by Beverly Ward
March 20, 2022
Definition: Forgiveness is a decision to change your stance toward a wrongdoer from one of bitterness to one of compassion. It might be forgiving someone else or yourself. It is letting go of anger, resentment, and other emotions associated with an injustice, even though they are reasonable feelings. It involves seeing the offender with compassion, even though they are not entitled to it. Forgiveness does not mean forgetting or condoning the wrongdoing, granting legal mercy, or reconciling a relationship. You can forgive a person while in no way condoning or justifying the offense.
From Science: Forgiveness has been shown to lower blood pressure in cardiac patients, and decrease release of the hormones cortisol and adrenaline, increased levels of which cause stress and anxiety and impede problem solving and creativity. Forgiveness is linked to increased feelings of optimism, hope, and happiness and can protect against development of mental illnesses such as depressive disorders, anxiety disorders, and post-traumatic stress disorder. Conversely, unforgiveness can cause a lot of harm; it is famously said that unforgiveness is “like drinking poison and expecting the other person to die”. “Forgiveness is setting the prisoner free, only to find out that the prisoner was me”, Corrie ten Boom.
From Scripture: Scripture contains over 120 verses on forgiveness and many narrative accounts illustrating it, including that of Joseph. Joseph was the apple of his father’s eye, the favorite of his twelve sons. As his father’s favor upon Joseph flourished, so did his brothers' resentment. When Joseph showed up in a field where his brothers were working wearing an extravagant coat gifted him by his father, his brothers succumbed to their baser desires and sold him to a passing band of Midianites. Through a series of providential events, Joseph became the second in command in Egypt. He got a divine heads-up about a great famine that would sweep the earth and God supplied a work-around: produce and store massive quantities of grain for many years. Joseph obediently carried out the stockpiling of grain, and the famine eventually came. Back in Canaan, Joseph’s hungry family heard of a ruler in Egypt who could fill their empty bellies. The brothers came to Egypt and appeared before Joseph, who recognized them immediately. Joseph was not ready to forgive. He did not rejoice to see his brothers, in fact, he pretended to be a stranger and made life very difficult for them for a time. He accused them of being spies, although he knew they were not, he demanded that they bring their youngest brother, Benjamin, to Egypt, despite their father’s forbidding it, he imprisoned one brother, he framed them as thieves, and let them think Benjamin would be held accountable for the crime; in short, he terrified them and made them miserable. Eventually, in a tear-jerking scene, Joseph, overcome with great emotion, reveals himself to his distraught brothers whom he not only forgives but blesses.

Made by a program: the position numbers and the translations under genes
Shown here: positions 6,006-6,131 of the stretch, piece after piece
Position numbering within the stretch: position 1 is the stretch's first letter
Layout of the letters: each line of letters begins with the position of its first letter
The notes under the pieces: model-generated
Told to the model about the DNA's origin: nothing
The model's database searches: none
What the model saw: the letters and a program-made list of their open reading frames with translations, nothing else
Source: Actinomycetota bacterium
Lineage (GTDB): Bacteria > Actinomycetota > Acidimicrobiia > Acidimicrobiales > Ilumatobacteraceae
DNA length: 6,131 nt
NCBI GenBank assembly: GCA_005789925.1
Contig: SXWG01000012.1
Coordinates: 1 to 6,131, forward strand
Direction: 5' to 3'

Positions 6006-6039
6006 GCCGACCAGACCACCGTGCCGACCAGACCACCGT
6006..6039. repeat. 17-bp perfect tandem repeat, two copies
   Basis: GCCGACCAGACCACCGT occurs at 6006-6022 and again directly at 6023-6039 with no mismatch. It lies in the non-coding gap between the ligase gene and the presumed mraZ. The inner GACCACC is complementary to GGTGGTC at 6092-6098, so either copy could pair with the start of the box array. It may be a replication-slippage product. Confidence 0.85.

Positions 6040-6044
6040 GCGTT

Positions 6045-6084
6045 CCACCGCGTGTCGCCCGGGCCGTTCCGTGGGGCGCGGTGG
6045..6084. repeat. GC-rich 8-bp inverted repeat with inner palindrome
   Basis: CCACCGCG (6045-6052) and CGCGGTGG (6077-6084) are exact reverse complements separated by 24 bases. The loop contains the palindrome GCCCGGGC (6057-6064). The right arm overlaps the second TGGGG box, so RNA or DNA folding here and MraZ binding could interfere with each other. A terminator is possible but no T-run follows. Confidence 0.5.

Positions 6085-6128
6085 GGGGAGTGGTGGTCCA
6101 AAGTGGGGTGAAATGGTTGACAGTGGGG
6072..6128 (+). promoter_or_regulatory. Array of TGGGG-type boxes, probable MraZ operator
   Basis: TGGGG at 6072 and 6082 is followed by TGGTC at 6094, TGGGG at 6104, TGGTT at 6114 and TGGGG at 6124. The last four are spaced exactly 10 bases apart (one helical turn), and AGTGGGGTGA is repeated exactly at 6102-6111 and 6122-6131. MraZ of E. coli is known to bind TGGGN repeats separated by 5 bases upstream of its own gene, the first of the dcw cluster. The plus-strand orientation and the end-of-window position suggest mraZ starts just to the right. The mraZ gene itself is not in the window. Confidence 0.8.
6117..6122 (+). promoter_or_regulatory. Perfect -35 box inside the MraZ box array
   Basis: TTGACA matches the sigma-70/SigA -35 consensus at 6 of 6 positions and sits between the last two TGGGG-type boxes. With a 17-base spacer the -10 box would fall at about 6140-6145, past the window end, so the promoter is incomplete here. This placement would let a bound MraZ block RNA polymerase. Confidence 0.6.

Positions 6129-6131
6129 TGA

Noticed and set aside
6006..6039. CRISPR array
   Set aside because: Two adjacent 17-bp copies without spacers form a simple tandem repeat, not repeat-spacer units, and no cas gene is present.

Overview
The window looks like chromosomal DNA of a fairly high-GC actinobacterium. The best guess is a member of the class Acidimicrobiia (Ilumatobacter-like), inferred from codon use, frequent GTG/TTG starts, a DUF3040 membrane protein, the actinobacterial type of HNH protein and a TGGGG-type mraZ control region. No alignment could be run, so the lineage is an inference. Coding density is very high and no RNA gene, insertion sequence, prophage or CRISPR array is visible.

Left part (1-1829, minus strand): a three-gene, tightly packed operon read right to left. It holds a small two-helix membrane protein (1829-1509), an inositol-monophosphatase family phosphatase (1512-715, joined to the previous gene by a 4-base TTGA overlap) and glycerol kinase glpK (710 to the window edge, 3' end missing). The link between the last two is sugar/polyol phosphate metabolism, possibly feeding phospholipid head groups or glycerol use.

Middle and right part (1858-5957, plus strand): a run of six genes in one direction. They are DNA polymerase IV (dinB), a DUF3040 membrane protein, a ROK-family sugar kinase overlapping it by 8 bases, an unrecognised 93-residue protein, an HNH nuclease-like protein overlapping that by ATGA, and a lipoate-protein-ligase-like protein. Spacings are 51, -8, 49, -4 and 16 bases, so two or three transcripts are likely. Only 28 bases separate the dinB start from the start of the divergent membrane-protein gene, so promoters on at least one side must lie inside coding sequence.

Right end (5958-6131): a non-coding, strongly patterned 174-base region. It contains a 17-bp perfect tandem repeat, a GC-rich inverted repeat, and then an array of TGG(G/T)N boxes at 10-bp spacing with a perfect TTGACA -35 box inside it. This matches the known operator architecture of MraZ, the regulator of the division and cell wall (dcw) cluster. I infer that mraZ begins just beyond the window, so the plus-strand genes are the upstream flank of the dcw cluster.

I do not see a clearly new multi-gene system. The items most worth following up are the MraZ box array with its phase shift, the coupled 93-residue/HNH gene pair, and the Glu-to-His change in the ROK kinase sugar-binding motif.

Reconciliation does not always accompany forgiveness, but in Joseph’s case it did, resulting in the family of Abraham relocating to the land of Egypt, an important event in the fulfillment of God’s great plan for the redemption of humanity. Had Joseph chosen not to forgive, God would certainly have accomplished His plan through another means, but Joseph would have missed being a part of it and the blessings that came to him and his family through his act of forgiving. (My brief telling of this story falls woefully short of its remarkable glory, you will not want to miss reading it in Genesis 37-45. Have your tissue ready!).
Action Plan: Most likely, if you have made it this far in your reading, someone has already come to mind that you need to forgive, I encourage you to determine now that you will do so. Corrie ten Boom shares that “Forgiveness is an act of the will, and the will can function regardless of the temperature of the heart”. The first step is to choose to forgive, the next step is to work through the process of replacing bitterness with compassion. I believe this change of heart can be helped along with prayer, meditation on scripture, and with practical tools, like journaling. If you journal, let your writing focus on seeing your offender with eyes of grace, I would say ask God to help you see them as He sees them. Remember that the goal of your writing is not to bring reconciliation, that is a separate decision, and you may choose in favor of or against it. You will know when you have succeeded in fully letting go, but until you do, be faithful to your decision to forgive. The offense was not okay, but you can be.
Below are two stories of forgiveness that may encourage your heart .
Hear Renee’s story of forgiving the man who killed her daughter and the song it inspired music artist Matthew West to write.
Hear, in her own words, Corrie ten Boom’s account of forgiving a Nazi guard who tortured her and her beloved sister, Betsie .